How My Interracial Marriage Changes People’s Opinions About Race


“What is it like to date a white man?”

I remember this question vividly as a young intern at an elementary school. My future mother in law was a kindergarten teacher, and one of her coworkers was very curious about the relationship I had with her son. I was frequently asked questions about our weekend plans, and how dating him was different than a black man.

interracial marriage - The Everyday Mom Life

This question caught me off guard because it wasn’t something I had spent a lot of energy on.

In the south, interracial marriage is a still a big deal. People have a lot of opinions about race. Even though I live in a small town, there is a large university here that brings more progressive thinking. Several people have told us that watching our marriage relationship has changed their ideas about race.

People see us as normal

If you were to follow us around with cameras all day, you would see that my husband and I are pretty normal people. We argue about petty stuff, we love to travel & spend time with our kids, and we sneak in dates & naps whenever possible.

Extended Family Can Fall in Love With Your Spouse

When my husband and I first started dating, I was terrified to meet his extended family. I just knew that someone in the family would have an issue with our relationship, be vocal about it, and cause an issue. Maybe I watched too many stereotypical movies about

Maybe I watched too many stereotypical movies about interracial relationships, or perhaps I was lucky, but I never experienced issues with my husband’s family. Everyone has been so loving and kind to me, and my family. In fact, both of our parents have spent holidays together on a few occasions and everyone got along!

Being Married Doesn’t Make Us Morph Into Each Other’s Race

My husband isn’t trying to be black and I’m not trying to be white. I speak eloquently because I was taught to respect education and was corrected on my speech as a child. My husband reminds me to wear a scarf at night because he knows how tangled and dry my hair will be in the morning without it. He’s happy being white and I’m happy being black.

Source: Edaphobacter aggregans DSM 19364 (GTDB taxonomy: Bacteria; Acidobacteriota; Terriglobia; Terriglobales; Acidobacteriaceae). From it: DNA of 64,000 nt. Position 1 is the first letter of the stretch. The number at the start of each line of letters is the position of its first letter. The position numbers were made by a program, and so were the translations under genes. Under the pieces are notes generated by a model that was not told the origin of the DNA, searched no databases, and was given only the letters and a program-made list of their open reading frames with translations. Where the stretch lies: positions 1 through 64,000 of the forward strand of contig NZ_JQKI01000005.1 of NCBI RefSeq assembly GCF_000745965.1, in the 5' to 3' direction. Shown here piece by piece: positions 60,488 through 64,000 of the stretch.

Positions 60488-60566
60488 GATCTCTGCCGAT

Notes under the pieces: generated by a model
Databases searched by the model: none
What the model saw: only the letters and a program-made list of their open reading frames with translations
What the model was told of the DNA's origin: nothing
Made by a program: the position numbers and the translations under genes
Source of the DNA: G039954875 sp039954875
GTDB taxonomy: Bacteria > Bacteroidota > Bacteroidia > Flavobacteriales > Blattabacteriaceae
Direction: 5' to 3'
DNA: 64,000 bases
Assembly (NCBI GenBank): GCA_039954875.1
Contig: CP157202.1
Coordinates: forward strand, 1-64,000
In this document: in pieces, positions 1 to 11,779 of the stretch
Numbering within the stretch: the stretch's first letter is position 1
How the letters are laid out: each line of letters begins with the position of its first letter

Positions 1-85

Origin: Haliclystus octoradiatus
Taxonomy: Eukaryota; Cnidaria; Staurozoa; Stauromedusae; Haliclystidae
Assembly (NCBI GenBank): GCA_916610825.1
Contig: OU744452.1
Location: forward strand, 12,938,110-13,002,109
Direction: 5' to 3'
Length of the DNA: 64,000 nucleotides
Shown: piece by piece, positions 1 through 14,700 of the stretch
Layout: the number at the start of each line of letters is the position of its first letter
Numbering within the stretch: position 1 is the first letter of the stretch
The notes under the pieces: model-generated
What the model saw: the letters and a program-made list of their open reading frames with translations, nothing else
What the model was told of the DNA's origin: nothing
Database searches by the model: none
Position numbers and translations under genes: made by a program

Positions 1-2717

We accept each other’s differences & celebrate that our children are a beautiful combination of us–which is much more than their skin color.

Marrying Him Doesn’t Make Me a Sell Out

I didn’t marry him because “there are no good black men left” I married him because he’s the person I fell in love with. When my parents made me make a list of qualities I wanted in a mate, he fit the list. I didn’t choose him for superficial reasons, and marrying him doesn’t make me any less of a black woman.


  1. “Our children are a beautiful combination of us–which is much more than their skin color.” This is such a beautiful statement.

    Love your thoughts on interacial marriage. ☺

  2. Exactly!! We lived in the south as well. We encountered some “ugly” from both races. Aside from leave”, people can be mean. People have opinions. But their opinions don’t make my truth or fact. My husband and I love each other for who we are as a person not our race is. My husband and I have no desire to be the others race and are comfortable with who and what we are. We can’t change race. But we have realized that people will love us or not and that’s ok. We don’t ask them to do either. We are only concerned with us and how we raise our family with values and common sense. Love that you wrote this. It shows that love is just love.


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